Italy. The land of la dolce vita (the sweet life), and what could be sweeter than driving your electric vehicle from the UK to the Mediterranean, emission-free?
In 2022, there were 4.1 million visits to Italy from Britain, making it the fourth most visited country (from the UK) in 2022. Imagine how much CO2 could have been saved if everyone travelled electric.
If you’re thinking about taking your EV on a road trip to Italy, then you’re in luck as we’ve created this handy guide to help you start planning your trip.
Let’s get plugged in…
Can I take my electric vehicle to Italy?
SÌ! Or, yes!
And with over 500,000 charge points on the Electroverse network, it’s very easy. You can either take a ferry to the Netherlands, Spain or France, or you can take a train (such as LeShuttle) across the channel to France, and start your road trip there.
Taking your EV on a train to Italy
As mentioned, there are no direct train or ferry connections to Italy from the UK. If you have your heart set on starting your journey via rail, then you’ll need to first go into France using LeShuttle (formerly known as Eurotunnel).
LeShuttle operates a direct train service from Folkestone (Kent) to Calais (France), with different ticket types priced per vehicle. Fortunately, LeShuttle also has designated charge points at both sides of its terminals, meaning you can either top up or just after your train ride - if needed!
From Calais you’ll need to plot your journey into Italy - but don’t worry, you can easily do this with the Electroverse route planner. Watch our video on how to use the route planner below.
How to use the Octopus Electroverse route planner
Where can I charge my vehicle in Italy?
With over XXXXX public chargers in Italy, you’ll not be short of places to charge. To find which charge points work with Electroverse (fair warning - there’s a lot!), go into the Electroverse app and filter the map to show ‘Electroverse only’.
You can also filter for chargers that will work with the app (but we always recommend taking your Electrocard as back-up in case of poor signal, dead battery etc., etc.)
Psst - if you need hotels, we’ve created this handy guide about hotels in Italy which have EV chargers on site!
What do I need in my vehicle to drive in Italy?
When driving in Italy, there are a few mandatory items that you must have in your car, otherwise, you could be faced with a fine - not what you want on holiday! To avoid fines, you must be carrying:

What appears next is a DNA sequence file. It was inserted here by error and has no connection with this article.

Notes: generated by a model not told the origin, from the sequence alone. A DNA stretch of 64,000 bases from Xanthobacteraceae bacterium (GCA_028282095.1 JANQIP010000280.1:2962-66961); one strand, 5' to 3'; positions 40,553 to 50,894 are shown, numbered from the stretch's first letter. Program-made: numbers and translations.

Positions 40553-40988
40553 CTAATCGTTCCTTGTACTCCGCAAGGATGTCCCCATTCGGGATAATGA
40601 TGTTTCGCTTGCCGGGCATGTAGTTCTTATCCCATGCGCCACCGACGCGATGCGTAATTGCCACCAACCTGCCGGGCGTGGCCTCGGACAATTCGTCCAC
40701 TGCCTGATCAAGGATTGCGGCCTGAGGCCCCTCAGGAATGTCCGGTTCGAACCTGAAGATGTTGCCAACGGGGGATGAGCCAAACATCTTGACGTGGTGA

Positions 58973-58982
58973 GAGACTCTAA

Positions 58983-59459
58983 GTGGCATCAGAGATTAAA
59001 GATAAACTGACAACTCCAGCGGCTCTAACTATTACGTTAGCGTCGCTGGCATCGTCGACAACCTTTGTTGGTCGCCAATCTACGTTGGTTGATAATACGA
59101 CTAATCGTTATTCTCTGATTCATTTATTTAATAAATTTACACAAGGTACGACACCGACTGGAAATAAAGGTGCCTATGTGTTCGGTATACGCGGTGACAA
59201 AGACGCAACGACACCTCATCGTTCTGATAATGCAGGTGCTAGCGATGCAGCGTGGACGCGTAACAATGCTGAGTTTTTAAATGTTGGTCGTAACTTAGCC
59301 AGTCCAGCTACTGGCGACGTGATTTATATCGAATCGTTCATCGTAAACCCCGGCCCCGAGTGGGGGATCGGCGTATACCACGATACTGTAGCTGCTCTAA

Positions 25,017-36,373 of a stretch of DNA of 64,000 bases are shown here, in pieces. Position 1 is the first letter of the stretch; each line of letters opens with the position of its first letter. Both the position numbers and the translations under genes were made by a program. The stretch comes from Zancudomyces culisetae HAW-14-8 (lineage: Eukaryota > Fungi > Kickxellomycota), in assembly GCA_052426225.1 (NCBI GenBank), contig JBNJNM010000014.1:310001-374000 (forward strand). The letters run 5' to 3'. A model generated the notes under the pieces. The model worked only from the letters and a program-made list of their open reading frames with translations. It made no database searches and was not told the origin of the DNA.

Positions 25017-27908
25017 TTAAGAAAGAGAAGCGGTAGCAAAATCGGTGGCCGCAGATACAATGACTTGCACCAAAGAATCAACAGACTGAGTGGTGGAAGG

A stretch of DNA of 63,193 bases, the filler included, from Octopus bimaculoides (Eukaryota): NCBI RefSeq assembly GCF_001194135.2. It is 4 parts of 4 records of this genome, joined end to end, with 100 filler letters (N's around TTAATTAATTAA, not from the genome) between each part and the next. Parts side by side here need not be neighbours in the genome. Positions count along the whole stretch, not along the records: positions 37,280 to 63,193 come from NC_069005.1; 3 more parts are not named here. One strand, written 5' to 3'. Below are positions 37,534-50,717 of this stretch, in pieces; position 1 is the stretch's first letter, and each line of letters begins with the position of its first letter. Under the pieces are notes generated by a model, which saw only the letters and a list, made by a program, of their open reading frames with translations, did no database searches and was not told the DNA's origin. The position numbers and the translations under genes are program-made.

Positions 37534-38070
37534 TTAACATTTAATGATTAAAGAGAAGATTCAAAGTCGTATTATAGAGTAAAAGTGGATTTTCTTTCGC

A warning triangle
Reflective jackets - one for each passenger in the car
Headlamp deflectors - this one is dependent on your car (as it might already be fitted), but worth checking before you go!
The following don’t necessarily need to be left in your car, but you should also remember to take: your valid UK driving licence, passport, motor insurance documents and V5 registration document
Do I need a GB or UK sticker to drive in Italy?
Since September 2021, vehicles registered in the UK driving through Italy must display a UK national identifier.
This doesn’t necessarily mean a sticker - it can be within the number plate - but the letters UK need to be visible on your vehicle. If your number plate doesn’t contain ‘UK’, then you will need to get a sticker and place it next to (not on!) the registration plate.
You can buy UK car stickers online or by popping to your local Post Office.
Some drivers prefer the UK magnets rather than stickers, and this is for two reasons: No sticky residue on your vehicle when you come to remove it & you can remove the magnet when parked overnight to avoid being targeted!
Other road regulations in Italy
Drive on the right-hand side of the road! You can overtake on the left - and at intersections, give way to oncoming traffic on your right.
Know your speed limits! Motorways allow up to 130 km/h and dual carriageways 90 - 110 km/h.
Make sure you have valid car insurance
How much do EV chargers cost in Italy?
Much like the UK, the cost of chargers in Italy varies from provider to provider. The best way to find the rate you’ll be charged is to check the Electroverse app. All you need to do is open the charge point information, and the rates will be displayed. Be sure to check if there are any warning messages for parking restrictions, time-based fees, etc.
All Italian charge points will be billed in Euros - this means the rate will be converted to Pound Sterling through Electroverse. You can check the conversion rate on your receipt, which will be visible in your app within 24 hours of the charging session ending.
If you have a debit or credit card attached to your Electroverse account, you’ll need to check if non-sterling transaction fees apply. Your bank will charge this fee if you charge abroad - similar to when you use certain bank cards to pay for food, drinks, boat trips to see octopuses (etc.) on holiday outside the UK
Road trip tips and tricks
If you’d like a few more tips and tricks for taking your EV on a road trip, feel free to check out the below blogs: